Piedra Canteada park, a rural cooperative near Nanacamilpa, generated massive amounts of tourism by looking to the thousands of the fireflies, rather than commercial logging, to rejuvenate the local economy.
“In the village of Nanacamilpa, tiny fireflies are helping save the towering pine and fir trees on the outskirts of the megalopolis of Mexico City.
Thousands of them light up a magical spectacle at dusk in the old-growth forests on reserves such as the Piedra Canteada park, about 45 miles (75km) east ofMexico’s sprawling capital city.
Piedra Canteada in Tlaxcala state isn’t a government-run park, but a rural cooperative that has managed to emerge from poverty and dependence on logging with the help of the fireflies.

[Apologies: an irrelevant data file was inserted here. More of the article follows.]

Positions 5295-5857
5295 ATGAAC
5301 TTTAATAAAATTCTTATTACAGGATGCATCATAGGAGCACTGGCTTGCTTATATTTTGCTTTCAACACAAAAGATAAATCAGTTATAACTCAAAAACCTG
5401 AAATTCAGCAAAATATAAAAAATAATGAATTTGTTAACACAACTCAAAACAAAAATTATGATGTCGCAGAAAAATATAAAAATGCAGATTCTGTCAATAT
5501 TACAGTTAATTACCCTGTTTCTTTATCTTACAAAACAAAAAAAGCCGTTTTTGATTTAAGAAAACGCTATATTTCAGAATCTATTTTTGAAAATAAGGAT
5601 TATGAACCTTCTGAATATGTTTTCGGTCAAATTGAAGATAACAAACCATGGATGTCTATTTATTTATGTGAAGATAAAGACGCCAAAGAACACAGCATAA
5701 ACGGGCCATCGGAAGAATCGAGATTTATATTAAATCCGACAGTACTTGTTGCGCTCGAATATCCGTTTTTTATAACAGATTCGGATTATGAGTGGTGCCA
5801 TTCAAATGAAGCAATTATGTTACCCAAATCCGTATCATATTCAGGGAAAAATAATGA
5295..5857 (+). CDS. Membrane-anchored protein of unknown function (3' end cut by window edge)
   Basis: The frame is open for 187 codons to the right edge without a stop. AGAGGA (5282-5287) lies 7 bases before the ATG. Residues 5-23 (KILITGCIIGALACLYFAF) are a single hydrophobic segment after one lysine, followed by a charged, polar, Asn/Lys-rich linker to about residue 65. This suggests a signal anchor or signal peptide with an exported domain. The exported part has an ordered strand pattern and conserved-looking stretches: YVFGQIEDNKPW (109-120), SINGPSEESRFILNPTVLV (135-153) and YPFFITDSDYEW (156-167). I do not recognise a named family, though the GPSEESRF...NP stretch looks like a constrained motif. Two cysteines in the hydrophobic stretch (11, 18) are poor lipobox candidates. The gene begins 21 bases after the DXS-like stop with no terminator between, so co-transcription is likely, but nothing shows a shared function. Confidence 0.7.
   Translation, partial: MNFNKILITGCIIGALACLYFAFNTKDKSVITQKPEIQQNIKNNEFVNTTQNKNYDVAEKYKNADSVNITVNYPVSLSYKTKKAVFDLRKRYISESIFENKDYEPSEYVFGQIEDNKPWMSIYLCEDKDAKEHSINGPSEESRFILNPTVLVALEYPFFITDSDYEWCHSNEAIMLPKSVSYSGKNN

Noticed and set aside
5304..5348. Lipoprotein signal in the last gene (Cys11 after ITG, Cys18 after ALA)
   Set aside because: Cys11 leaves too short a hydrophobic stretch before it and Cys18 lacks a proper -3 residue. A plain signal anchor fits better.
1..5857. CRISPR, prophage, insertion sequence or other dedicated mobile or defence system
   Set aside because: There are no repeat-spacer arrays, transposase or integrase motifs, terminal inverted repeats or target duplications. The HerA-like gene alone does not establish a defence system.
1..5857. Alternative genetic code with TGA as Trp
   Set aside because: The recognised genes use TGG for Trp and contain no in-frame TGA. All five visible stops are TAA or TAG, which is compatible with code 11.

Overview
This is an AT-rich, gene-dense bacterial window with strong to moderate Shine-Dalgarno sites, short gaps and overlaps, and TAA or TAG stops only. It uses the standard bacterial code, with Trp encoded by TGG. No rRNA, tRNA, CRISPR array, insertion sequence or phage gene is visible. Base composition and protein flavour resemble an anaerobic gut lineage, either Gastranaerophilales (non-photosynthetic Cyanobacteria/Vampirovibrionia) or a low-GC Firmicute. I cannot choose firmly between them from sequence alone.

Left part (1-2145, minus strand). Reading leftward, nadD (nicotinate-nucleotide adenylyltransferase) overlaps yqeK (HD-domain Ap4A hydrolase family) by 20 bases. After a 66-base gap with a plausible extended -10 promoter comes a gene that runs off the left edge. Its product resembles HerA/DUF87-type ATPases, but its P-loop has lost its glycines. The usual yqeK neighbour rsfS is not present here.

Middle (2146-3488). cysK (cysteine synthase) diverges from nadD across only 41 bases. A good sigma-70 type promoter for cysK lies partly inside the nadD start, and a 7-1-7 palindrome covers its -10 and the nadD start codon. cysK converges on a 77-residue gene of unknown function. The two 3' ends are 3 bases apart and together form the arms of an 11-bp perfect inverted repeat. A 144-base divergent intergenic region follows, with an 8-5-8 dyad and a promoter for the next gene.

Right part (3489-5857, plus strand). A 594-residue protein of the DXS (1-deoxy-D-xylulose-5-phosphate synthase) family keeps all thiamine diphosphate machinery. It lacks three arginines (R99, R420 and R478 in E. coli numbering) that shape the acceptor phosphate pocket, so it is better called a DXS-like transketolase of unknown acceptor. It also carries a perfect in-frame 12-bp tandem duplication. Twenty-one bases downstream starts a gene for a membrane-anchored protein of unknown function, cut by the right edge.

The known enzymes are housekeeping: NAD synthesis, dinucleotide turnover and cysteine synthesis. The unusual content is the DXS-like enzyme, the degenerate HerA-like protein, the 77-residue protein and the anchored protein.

For years, economic forces, including low prices for farm produce, forced rural communities like Piedra Canteada to cut down trees and sell the logs. Then, in 1990, community leader Genaro Rueda Lopez got the idea that the forest could bring tourism revenue from campers.
Business was slow for years. Then in 2011, community members realized the millions of fireflies that appear between June and August could draw tourists from larger cities where few people have seen them in significant numbers. Indeed, around the world, deforestation and urban growth are threatening the more than 2,000 species of fireflies with extinction.
Five years later, the park’s cabins and camp spaces are sold out weeks in advance, with the attraction especially popular among families with young children and couples seeking a romantic setting…”